Pregnant inmate bill improves jail

A team of University of Minnesota professors, prison officials and legal aides are working to improve the treatment of pregnant women in Minnesota’s prison system, the Minnesota Daily reported last week.

The bill, which a committee will present to the Legislature before the end of its current session, proposes a number of changes to the current laws regarding the treatment of pregnant inmates. Most notably, the bill includes a new handcuffing method that makes it easier for pregnant inmates to catch themselves if they fall. Prison workers would be required to formally report when they handcuff a pregnant inmate.

The bill would also mandate pregnancy testing on or before the 14th day of incarceration. Nationwide, it is estimated that one in 25 women is pregnant when admitted to state prisons. In Minnesota, approximately 4,200 pregnant women are arrested every year.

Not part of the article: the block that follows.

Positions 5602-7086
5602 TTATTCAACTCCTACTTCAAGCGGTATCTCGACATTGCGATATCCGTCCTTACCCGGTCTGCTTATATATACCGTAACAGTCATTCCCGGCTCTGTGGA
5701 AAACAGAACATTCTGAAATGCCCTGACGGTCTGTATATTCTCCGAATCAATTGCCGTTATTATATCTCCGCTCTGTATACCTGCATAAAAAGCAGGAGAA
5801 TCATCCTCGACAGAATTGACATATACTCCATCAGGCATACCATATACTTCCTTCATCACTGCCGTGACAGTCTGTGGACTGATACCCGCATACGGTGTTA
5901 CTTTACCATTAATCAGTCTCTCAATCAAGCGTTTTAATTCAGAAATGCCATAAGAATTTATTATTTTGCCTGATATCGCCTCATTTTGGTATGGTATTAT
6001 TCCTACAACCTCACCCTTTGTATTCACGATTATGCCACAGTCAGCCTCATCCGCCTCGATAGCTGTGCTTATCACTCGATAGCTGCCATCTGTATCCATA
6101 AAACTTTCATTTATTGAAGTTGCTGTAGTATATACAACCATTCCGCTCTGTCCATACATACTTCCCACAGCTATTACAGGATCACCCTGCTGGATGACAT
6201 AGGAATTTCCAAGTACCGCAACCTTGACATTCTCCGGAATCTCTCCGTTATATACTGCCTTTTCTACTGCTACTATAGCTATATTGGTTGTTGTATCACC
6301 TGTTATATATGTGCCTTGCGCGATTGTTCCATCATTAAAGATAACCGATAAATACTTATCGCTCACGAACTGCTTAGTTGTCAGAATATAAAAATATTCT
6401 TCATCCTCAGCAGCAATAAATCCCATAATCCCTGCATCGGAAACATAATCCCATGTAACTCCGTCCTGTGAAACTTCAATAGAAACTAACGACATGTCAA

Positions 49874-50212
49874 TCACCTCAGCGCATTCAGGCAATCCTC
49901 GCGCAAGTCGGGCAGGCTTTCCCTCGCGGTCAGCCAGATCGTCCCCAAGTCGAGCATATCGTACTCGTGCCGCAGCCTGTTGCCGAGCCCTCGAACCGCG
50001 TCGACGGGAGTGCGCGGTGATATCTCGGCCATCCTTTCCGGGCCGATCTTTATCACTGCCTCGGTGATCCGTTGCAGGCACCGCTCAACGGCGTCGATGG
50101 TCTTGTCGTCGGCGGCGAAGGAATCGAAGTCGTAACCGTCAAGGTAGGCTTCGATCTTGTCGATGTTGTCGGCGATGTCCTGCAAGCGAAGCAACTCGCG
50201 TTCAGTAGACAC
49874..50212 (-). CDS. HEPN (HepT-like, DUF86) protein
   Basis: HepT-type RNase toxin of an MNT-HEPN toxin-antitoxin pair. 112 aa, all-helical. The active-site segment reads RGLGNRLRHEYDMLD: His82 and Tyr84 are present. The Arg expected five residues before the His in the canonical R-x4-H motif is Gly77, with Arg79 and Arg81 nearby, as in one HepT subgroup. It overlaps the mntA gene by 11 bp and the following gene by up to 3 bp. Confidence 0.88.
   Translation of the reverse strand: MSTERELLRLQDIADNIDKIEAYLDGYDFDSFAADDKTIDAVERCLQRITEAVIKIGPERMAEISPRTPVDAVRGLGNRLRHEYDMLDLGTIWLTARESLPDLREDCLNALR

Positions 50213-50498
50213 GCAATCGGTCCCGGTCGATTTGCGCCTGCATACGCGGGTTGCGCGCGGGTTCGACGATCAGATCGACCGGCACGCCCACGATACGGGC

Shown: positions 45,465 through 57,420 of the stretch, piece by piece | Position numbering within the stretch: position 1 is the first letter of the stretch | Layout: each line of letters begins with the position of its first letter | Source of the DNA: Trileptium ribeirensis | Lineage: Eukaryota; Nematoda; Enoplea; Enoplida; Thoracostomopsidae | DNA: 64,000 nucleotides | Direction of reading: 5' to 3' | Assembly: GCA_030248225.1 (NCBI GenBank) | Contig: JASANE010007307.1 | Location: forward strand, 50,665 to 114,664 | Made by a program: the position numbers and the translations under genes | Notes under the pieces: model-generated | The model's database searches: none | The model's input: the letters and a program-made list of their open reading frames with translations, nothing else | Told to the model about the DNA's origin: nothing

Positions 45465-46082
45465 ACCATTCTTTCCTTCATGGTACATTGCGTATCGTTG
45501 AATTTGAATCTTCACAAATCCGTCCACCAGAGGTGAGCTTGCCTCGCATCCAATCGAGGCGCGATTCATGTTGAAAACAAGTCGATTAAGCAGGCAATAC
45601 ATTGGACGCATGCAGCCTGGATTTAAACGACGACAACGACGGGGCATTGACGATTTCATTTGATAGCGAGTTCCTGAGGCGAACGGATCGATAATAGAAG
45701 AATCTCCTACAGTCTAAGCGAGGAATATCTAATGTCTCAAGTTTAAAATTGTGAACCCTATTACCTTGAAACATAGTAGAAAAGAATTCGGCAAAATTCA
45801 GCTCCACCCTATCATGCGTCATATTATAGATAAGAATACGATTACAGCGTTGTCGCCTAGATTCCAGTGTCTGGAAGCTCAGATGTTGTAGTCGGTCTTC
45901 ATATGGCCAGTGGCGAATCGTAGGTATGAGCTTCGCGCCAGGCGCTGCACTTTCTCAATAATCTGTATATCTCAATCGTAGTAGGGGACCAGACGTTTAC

Last year, the state Legislature enacted a law forbidding the use of restraints on inmates as they give birth. The law also provides inmates with professional birth coaches. These coaches have been shown to dramatically reduce inmates’ need for Cesarean sections, which are more than twice as expensive as traditional births.

Last year’s bill passed unanimously, and we feel that it stands today as a supreme example of “good government.” Although the current bill does not yet include proposed funding methods, we encourage the Legislature to pass it. Although it is a simple and small change, it would go a long way toward humanizing the state’s prison systems.